Exploring a late-diagnosis of Autism part 1: a blog for Disability History Month

There are a growing number of people who suspect that they might be autistic but it was not recognised when they were children. This is particularly common for individuals who do not present in the way prescribed by medical textbooks, especially women and people of colour. The stereotype of an autistic person is still dominated by the nerdy, awkward white boy who lines up toy trains and can’t socialise, the Sheldon Cooper from Big Bang Theory type. These stereotypes are harmful and prevent numerous people from seeking the help they need, or even from coming to a deeper understanding of their own selves – an understanding which may help them find peace for the first time.

This blog has been written to complement the Disability History Month session by The Girl With The Curly Hair, a well-known advocate for autistic women and girls. The blog signposts to some resources, which might be helpful if you suspect that you may be autistic or want to find out more about this condition.

I am a 40-year-old white woman, and for most of my life I have been given different labels: a weird, awkward, shy child; an overly-hormonal, loner teenager; anxious and depressed as an adult. And yet none of these labels ever properly described me, and treatment for anxiety or depression didn’t seem to help me much. It was only when I started to investigate the so-called* ‘female presentation’ of autism that I realised the lists of traits described me too. This is a very common experience for a lot of women, especially if they have kids and start exploring an autism diagnosis for their children.

*I describe this as ‘so-called’ because it is not uncommon for men to present this way too and also be missed as they aren’t showing typical ‘male autism’ traits. 

I have learned so much from the autistic community and other autistic adults, mainly though social media. It is so validating to read a Twitter post that describes some behaviour that you thought was something only you did, and find that lots of other people have the same experience! However, when I tentatively raised this with my GP, I was told there was no point pursuing it. “You seem to be coping” she said, despite the fact I was there to discuss my anti-depressant dose, medications I had been taking for years. Diagnosis is very hard to come by, partly due to long waiting lists, partly because some medical professionals are reluctant to diagnose anyone who doesn’t meet the stereotypical criteria. Seeking out a specialist in diagnosis and going private is an option - if you can afford it.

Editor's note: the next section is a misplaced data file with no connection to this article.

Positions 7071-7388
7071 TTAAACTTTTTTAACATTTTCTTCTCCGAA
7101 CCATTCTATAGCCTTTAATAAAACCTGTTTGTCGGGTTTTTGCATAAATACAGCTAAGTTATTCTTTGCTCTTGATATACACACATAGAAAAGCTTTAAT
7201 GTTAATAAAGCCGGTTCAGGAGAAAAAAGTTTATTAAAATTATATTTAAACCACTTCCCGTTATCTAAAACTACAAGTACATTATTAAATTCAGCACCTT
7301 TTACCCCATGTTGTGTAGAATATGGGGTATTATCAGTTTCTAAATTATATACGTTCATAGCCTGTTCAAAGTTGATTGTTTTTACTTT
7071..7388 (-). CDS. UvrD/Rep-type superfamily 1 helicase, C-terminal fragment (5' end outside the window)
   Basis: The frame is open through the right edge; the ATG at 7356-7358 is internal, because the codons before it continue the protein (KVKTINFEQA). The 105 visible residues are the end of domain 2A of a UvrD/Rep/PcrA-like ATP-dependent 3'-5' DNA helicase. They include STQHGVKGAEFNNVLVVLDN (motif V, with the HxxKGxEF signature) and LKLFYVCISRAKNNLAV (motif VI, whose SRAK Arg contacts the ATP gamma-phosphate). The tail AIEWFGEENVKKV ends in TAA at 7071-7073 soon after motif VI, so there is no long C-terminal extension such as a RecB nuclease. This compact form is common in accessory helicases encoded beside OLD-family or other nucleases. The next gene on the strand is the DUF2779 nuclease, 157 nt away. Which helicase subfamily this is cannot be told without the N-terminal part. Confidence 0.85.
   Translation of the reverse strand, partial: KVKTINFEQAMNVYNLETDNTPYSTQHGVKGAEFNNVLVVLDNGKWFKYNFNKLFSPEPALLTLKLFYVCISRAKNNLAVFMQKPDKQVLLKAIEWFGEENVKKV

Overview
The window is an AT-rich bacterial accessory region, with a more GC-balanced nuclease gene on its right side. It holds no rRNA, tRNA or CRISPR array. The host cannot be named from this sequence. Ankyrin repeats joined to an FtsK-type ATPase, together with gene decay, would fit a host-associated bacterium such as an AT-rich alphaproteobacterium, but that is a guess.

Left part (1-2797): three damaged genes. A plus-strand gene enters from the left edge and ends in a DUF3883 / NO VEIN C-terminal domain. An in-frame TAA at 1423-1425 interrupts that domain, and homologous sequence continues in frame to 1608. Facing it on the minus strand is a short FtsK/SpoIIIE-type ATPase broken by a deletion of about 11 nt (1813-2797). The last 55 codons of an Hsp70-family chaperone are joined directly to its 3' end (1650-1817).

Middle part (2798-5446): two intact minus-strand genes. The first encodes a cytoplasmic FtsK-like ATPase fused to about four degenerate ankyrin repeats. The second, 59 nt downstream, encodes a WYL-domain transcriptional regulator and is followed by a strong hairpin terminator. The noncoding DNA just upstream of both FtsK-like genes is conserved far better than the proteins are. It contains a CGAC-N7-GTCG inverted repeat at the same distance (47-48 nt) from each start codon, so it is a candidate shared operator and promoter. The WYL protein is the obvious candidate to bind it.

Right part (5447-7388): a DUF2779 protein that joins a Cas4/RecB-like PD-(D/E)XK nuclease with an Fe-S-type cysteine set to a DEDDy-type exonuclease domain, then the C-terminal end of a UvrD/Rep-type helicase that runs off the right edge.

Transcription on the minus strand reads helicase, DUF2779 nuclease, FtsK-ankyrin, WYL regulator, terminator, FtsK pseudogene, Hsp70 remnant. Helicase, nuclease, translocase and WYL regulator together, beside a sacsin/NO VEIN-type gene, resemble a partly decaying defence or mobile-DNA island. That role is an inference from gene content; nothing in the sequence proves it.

For these reasons the community is generally accepting of self-diagnosis. There is a perception at the moment that autism is ‘trendy’ as people are coming forward with self-diagnosis. This arises from a number of misconceptions:

  1. That there is some benefit to deciding you are autistic and that people are out to scam – autistic people will tell you that there is no social benefit, no financial help, no extra accommodations and so on unless you are very lucky! People certainly aren’t self-diagnosing as part of some hustle!
  2. The pandemic and especially lockdown threw many people into their own controlled environments and away from the certainties of daily routines. This change and the way they responded to it forced a lot of people to start questioning, and for a few, autism was the answer! For example, if going to the office every day gave you headaches and made you feel like you were going to explode when you got home, and you assumed it was work stress, but working from home solved the headaches even though it was the same work, why was that? Maybe it’s the change of working time, of work clothes, a sensory environment you can control? Those factors point to autism.
  3. The rise of social media has allowed people to share information widely. Autistic stereotypes are so narrow, meaning a lot of people would ever think they could be autistic, and wouldn’t start looking into it. Accessible social media challenges these stereotypes, allowing people to start exploring autism.

The last point is the other reason self-diagnosis is valid – people don’t see one Tik-Tok and decide that they’re autistic! It’s a very autistic thing to doubt and worry, to read everything you can, to compile an evidence folder listing your traits and sensory triggers, to take lots of online quizzes! Most self-diagnosed people have done their research before hesitantly deciding they fit into the community.


There are a lot of resources out there that discuss autism; some helpful, others not so much. This is a dynamic field and some information can be outdated or misleading, while other sources might even be ableist and intend harm to people with autistic. Some very highly respected researchers and writers are considered to be anti-autistic and ableist by the community, viewing autism as a disease to be cured. The list I have compiled below include social media accounts, books and blogs all created by autistic people. Bear in mind this is non-exhaustive! Use the hashtags #ActuallyAutistic or #AskingAutistics to connect with the community more widely.